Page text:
The best research tool I have is the “find” tool on my computer desktop. It lets me zip through several thousand pages of county agendas and other materials in minutes. As long as my keyword selections are true, I can find out whether the land use and private property rights subjects I follow will be addressed, even when they may be buried deep within layered paragraphs underneath obfuscatory topics. It’s tedious, nonetheless.
Buck and I talked about walking the woods yesterday, but we both worked at our desks all day, gathering up in his study only around one for a peanut butter sandwich and a handful of pecan halves.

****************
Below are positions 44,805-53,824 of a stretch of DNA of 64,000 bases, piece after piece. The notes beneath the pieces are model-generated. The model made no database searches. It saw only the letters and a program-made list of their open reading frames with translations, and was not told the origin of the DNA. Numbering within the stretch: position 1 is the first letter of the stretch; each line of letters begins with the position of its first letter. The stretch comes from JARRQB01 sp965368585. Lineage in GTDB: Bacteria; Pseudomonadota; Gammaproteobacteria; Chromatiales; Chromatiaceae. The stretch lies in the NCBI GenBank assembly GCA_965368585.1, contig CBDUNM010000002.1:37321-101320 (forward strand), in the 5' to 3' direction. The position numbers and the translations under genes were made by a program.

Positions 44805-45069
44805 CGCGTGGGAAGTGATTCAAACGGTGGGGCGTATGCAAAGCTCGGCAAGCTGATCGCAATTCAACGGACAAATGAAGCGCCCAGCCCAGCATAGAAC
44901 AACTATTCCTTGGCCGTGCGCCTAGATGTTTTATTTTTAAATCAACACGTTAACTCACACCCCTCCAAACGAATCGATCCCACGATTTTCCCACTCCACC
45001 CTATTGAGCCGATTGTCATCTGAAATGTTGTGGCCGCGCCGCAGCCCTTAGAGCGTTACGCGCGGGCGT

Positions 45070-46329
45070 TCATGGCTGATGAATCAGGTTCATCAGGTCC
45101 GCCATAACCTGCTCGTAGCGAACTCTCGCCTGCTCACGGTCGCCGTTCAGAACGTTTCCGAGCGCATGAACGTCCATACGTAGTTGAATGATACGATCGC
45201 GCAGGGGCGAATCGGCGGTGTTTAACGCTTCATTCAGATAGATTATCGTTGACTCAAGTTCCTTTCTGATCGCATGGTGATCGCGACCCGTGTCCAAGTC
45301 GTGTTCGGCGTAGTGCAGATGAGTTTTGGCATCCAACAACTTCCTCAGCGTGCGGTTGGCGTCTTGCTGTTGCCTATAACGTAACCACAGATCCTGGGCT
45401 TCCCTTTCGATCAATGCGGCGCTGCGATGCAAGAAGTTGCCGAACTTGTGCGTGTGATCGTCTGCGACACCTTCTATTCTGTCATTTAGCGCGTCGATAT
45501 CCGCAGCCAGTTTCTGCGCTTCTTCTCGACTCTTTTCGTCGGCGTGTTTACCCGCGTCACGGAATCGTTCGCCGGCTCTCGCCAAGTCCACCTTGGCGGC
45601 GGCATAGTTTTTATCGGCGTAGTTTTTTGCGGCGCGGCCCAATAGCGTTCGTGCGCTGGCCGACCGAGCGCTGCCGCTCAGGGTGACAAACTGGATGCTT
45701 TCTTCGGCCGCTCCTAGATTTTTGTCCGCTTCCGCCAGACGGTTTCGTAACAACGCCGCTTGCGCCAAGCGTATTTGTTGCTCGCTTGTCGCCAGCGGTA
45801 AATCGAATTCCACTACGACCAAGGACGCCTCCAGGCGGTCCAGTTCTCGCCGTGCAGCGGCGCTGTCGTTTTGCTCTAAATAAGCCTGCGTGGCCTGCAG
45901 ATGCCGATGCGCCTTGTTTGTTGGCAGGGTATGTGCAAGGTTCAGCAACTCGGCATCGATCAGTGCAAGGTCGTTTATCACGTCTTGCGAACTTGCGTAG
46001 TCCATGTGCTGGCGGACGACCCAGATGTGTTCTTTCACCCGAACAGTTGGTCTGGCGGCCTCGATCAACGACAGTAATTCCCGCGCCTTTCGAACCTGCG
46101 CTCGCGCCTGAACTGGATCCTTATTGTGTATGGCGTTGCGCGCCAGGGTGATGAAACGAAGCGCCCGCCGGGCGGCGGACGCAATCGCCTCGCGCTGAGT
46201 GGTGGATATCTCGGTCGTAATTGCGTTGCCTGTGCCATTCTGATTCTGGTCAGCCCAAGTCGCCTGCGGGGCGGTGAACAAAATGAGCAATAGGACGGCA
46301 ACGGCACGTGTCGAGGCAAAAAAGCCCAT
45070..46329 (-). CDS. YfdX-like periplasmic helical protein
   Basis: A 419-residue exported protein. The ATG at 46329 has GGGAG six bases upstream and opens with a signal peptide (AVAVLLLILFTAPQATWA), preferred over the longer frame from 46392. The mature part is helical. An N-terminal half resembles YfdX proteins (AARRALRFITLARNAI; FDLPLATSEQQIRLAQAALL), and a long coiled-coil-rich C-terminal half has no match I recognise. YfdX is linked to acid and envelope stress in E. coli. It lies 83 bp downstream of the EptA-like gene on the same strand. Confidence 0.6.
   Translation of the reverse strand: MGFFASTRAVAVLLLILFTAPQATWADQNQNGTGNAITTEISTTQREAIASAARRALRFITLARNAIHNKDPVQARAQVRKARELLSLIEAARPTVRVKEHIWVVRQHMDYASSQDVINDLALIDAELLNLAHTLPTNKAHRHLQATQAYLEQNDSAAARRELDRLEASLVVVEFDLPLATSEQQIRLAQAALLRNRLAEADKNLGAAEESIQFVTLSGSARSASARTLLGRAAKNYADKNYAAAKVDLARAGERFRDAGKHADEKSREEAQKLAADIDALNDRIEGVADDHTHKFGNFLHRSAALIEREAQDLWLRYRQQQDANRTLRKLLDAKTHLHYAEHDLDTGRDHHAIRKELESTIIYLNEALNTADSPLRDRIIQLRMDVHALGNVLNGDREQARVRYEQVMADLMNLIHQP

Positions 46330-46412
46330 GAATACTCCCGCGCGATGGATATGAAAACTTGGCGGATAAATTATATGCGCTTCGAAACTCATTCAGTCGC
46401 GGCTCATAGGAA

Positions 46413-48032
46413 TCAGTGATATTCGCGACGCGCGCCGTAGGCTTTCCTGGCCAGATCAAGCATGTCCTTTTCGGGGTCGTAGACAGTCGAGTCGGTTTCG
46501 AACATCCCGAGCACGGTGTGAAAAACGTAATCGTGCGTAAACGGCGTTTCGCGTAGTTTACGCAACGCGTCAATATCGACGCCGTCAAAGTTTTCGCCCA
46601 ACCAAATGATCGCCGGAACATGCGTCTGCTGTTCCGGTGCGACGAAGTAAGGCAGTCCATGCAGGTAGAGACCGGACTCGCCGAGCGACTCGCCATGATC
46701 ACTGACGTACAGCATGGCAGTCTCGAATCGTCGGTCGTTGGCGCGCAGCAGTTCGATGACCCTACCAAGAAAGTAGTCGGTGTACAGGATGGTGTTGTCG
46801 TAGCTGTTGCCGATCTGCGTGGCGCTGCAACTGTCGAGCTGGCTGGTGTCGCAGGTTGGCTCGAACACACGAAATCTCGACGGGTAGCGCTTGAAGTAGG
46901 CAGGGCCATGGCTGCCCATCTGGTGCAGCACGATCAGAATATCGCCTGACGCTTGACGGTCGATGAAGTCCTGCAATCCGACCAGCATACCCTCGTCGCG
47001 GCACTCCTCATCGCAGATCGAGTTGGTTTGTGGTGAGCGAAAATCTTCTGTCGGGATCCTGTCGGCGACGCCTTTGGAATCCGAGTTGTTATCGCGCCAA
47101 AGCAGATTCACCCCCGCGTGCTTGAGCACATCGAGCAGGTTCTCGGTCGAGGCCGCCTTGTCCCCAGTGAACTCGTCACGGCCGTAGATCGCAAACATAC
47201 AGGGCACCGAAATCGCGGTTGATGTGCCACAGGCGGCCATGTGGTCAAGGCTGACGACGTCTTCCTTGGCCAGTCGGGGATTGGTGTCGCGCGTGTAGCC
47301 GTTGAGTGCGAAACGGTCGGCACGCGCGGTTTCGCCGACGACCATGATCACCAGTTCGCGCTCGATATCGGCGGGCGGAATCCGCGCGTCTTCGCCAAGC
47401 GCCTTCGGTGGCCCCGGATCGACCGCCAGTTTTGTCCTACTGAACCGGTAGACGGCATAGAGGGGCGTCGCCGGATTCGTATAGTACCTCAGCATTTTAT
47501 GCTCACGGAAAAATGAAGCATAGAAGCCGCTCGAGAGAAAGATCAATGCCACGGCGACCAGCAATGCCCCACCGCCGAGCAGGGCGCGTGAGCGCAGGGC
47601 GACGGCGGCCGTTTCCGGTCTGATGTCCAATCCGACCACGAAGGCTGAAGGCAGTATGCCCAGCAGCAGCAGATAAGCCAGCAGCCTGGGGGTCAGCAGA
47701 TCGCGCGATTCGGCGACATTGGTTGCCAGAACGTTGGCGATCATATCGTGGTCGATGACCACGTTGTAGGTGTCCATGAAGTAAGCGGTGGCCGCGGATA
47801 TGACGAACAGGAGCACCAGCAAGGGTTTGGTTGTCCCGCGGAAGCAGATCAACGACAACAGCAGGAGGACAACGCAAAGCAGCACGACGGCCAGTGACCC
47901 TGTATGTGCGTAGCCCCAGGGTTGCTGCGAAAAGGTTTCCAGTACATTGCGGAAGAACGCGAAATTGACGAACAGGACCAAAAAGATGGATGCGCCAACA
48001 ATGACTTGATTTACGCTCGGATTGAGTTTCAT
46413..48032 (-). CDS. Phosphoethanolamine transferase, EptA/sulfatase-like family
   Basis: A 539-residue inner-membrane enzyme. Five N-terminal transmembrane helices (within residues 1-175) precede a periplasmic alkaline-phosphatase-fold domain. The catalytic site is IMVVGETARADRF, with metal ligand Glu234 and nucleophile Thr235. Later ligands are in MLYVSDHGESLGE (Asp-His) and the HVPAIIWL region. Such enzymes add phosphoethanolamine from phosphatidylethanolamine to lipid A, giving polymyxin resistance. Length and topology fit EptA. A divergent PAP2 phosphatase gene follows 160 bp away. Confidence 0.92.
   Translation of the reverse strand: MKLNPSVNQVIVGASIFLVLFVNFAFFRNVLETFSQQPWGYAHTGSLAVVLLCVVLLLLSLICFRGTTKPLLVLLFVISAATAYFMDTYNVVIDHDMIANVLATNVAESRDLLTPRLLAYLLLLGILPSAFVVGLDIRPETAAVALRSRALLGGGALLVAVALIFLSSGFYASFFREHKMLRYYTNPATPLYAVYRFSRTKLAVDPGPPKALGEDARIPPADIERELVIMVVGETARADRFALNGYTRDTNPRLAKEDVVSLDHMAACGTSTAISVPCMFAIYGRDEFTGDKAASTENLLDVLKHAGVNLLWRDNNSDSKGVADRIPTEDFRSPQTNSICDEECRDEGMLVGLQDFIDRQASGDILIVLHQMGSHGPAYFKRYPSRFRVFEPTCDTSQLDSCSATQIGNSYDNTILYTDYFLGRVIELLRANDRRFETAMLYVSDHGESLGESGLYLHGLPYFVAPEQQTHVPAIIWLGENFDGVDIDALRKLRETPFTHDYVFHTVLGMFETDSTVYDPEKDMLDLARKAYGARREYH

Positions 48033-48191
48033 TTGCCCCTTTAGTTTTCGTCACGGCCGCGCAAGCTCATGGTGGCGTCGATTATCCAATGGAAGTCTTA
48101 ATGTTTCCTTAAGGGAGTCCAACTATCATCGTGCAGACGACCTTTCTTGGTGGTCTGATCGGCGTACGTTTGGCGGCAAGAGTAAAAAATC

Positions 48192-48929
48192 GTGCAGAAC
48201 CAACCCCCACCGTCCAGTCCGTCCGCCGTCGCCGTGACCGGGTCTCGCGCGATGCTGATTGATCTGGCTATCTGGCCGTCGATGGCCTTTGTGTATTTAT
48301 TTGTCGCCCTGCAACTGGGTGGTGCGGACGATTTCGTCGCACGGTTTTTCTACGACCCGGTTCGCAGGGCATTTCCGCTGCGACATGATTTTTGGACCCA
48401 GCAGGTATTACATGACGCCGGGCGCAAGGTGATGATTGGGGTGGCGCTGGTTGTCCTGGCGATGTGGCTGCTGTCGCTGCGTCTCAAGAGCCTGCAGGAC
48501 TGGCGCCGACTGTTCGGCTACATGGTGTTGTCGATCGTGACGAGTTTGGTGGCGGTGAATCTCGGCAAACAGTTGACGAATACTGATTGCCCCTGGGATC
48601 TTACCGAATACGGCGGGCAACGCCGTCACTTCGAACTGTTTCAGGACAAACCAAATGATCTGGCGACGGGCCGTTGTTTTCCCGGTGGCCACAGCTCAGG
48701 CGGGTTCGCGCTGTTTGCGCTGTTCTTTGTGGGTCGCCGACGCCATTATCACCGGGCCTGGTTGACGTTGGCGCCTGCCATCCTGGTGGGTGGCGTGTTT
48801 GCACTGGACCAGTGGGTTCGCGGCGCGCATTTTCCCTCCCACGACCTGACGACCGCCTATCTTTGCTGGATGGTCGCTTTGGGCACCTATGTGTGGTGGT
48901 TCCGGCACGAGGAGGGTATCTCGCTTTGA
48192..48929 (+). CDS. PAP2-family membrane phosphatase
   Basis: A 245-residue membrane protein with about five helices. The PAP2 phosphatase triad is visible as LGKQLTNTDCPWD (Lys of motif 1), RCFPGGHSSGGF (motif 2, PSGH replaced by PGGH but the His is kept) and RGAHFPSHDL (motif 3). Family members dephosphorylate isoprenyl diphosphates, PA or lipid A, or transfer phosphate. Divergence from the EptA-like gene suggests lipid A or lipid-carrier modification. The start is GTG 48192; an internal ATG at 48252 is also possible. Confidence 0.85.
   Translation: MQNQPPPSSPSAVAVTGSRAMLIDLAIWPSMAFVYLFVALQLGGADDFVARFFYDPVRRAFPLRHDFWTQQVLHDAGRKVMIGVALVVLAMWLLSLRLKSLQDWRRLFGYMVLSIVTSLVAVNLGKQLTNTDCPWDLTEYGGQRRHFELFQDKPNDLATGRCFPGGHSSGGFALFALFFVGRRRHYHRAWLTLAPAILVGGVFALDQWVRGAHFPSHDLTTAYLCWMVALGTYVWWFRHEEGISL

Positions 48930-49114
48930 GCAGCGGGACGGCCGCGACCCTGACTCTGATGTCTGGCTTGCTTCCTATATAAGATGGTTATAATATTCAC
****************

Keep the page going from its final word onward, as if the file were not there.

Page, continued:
By three, my whole body felt stiff and brittle from sitting too long, eyes strained, and brain tired. I stood quickly. Snap. Crackle. Pop. Oh, yes. Way past time for a walk and just enough before dark.
“Want to go?” Lou leaps and runs to the front door. The three of us lock up the house and head for the fireline trails, the deep Longleaf pine woods. It’s warm enough for shorts, but cool enough for a light fleece jacket. Perfect.
The forest floor is a mosaic of fallen leaves. A light breeze sways the tree tops. We walk in companionable silence, one or the other of us sighing deeply from time to time, really more of a breathing in of the fresh air than a sigh, a reoxygenation of our parched, desk-weary selves.
I hear the squeaky murmur of birds in flight, and the somehow wonderful sound of a distant train. My brain fog clears; creaky joints oiled with movement.
We wander until dusk, smiling into each other’s eyes, and ready for a simple supper.